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Re: row locking and inserts

From: Fuzzy <>
Date: 25 Mar 2007 14:19:33 -0700
Message-ID: <>

On Mar 25, 9:40 am, "pp" <> wrote:
> Allright, I apologize for my lack of Oracle expertise. I will try to
> explain my motivations a little better.
> I have multiple processes accessing my oracle database. Each of these
> processes is, at any given time, only interested in a subset of the
> rows in my table, the subset for which field1 has a specific value.
> Based on rows found in this subset (which can be empty), my process
> will make different decisions. When the subset is empty, a new row
> should be added, when it is not, all the rows in the subset need to be
> analyzed. This analysis has to be done through Java code. Depending on
> the result of the analysis, a new row can be added to the table (a row
> which would be logically part of the subset), a row in the subset can
> be deleted, or no action taken.
> For correctness, my application requires that access to this subset be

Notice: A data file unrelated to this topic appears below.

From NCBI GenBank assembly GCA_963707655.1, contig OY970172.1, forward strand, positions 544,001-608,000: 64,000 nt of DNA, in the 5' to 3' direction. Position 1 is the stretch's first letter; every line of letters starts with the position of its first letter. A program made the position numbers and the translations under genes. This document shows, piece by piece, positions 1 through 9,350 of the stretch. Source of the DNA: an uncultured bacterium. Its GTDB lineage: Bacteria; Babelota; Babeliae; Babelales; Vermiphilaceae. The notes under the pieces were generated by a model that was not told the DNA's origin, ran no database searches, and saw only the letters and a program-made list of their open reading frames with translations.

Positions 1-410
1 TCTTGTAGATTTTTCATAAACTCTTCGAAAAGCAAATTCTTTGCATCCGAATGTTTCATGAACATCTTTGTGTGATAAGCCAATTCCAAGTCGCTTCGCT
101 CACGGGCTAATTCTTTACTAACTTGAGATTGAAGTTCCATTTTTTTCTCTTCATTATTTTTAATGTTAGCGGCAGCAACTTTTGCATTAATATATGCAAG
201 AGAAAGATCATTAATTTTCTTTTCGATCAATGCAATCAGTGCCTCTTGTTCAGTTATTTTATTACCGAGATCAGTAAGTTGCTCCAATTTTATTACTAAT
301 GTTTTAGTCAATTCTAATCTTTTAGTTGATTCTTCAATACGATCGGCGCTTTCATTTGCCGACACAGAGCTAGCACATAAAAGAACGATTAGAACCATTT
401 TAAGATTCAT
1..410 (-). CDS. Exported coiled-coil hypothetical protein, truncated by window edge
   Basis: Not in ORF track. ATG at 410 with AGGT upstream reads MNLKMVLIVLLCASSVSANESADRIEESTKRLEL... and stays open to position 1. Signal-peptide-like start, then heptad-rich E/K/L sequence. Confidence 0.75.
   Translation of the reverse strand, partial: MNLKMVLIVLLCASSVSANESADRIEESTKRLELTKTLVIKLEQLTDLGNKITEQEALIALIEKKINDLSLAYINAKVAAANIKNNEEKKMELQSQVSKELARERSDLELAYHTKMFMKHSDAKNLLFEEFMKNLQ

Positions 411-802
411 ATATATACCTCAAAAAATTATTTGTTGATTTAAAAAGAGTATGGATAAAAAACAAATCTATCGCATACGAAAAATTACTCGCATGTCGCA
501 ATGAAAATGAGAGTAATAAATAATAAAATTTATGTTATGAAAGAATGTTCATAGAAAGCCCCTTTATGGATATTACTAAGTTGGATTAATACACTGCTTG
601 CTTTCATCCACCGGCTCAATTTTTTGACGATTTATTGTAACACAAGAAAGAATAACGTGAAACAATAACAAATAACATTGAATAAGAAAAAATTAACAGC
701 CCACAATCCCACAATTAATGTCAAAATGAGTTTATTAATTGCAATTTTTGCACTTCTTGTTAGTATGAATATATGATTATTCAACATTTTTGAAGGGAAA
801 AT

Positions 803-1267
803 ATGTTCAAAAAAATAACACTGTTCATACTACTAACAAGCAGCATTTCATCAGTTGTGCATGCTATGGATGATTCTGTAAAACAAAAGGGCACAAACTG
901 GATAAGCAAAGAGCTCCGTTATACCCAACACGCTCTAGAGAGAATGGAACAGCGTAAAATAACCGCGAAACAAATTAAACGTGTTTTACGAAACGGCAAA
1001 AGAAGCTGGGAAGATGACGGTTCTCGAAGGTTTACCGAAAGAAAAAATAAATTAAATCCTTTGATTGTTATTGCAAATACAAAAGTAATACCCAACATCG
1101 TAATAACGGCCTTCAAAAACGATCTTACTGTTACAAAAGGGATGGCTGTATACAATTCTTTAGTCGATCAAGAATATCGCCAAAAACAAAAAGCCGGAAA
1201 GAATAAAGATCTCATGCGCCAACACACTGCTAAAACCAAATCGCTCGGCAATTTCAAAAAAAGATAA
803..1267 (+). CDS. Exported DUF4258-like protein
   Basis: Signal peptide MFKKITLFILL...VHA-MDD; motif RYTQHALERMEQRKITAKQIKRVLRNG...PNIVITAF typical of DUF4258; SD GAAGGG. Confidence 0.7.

> serialized.
> Does that make more sense?
> -pp

Makes a kind of sense.

Like Sybrand says, if it's serialization you want, use DBMS_LOCK to create a non-table lock. That way you can control inter-session serialization without blotto-ing the data.

On initial read, it doesn't seem like a 'proper' design .. specifically in terms of RDBMS principals. If true, this kind of design often ends up using Oracle as an expensive data dump. I'd seriously encourage re-evaluating in context of the database (Oracle).

It has the secondary impact of developer job security - or at least should ... developer's who create these kinds of things should be forced to support them, not simply be allowed to turn them over to operations. <g>

/Hans Received on Sun Mar 25 2007 - 16:19:33 CDT

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